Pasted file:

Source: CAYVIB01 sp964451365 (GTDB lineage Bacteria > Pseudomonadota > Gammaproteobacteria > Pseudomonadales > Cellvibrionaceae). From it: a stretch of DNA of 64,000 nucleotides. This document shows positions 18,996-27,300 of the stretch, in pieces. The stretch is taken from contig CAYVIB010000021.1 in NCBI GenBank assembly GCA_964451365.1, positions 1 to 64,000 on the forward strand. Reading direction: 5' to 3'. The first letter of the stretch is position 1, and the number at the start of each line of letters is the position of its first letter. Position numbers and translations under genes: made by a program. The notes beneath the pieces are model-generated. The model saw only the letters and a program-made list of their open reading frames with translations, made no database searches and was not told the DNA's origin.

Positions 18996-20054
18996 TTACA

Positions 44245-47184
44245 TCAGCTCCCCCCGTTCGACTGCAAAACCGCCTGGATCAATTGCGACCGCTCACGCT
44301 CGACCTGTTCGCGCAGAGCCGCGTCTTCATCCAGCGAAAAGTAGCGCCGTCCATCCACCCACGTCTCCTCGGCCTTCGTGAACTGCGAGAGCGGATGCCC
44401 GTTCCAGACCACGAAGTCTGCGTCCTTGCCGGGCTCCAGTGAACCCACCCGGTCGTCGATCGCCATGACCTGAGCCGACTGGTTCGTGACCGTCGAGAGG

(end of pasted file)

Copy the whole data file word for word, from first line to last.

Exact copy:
Source: CAYVIB01 sp964451365 (GTDB lineage Bacteria > Pseudomonadota > Gammaproteobacteria > Pseudomonadales > Cellvibrionaceae). From it: a stretch of DNA of 64,000 nucleotides. This document shows positions 18,996-27,300 of the stretch, in pieces. The stretch is taken from contig CAYVIB010000021.1 in NCBI GenBank assembly GCA_964451365.1, positions 1 to 64,000 on the forward strand. Reading direction: 5' to 3'. The first letter of the stretch is position 1, and the number at the start of each line of letters is the position of its first letter. Position numbers and translations under genes: made by a program. The notes beneath the pieces are model-generated. The model saw only the letters and a program-made list of their open reading frames with translations, made no database searches and was not told the DNA's origin.

Positions 18996-20054
18996 TTACA

Positions 44245-47184
44245 TCAGCTCCCCCCGTTCGACTGCAAAACCGCCTGGATCAATTGCGACCGCTCACGCT
44301 CGACCTGTTCGCGCAGAGCCGCGTCTTCATCCAGCGAAAAGTAGCGCCGTCCATCCACCCACGTCTCCTCGGCCTTCGTGAACTGCGAGAGCGGATGCCC
44401 GTTCCAGACCACGAAGTCTGCGTCCTTGCCGGGCTCCAGTGAACCCACCCGGTCGTCGATCGCCATGACCTGAGCCGACTGGTTCGTGACCGTCGAGAGG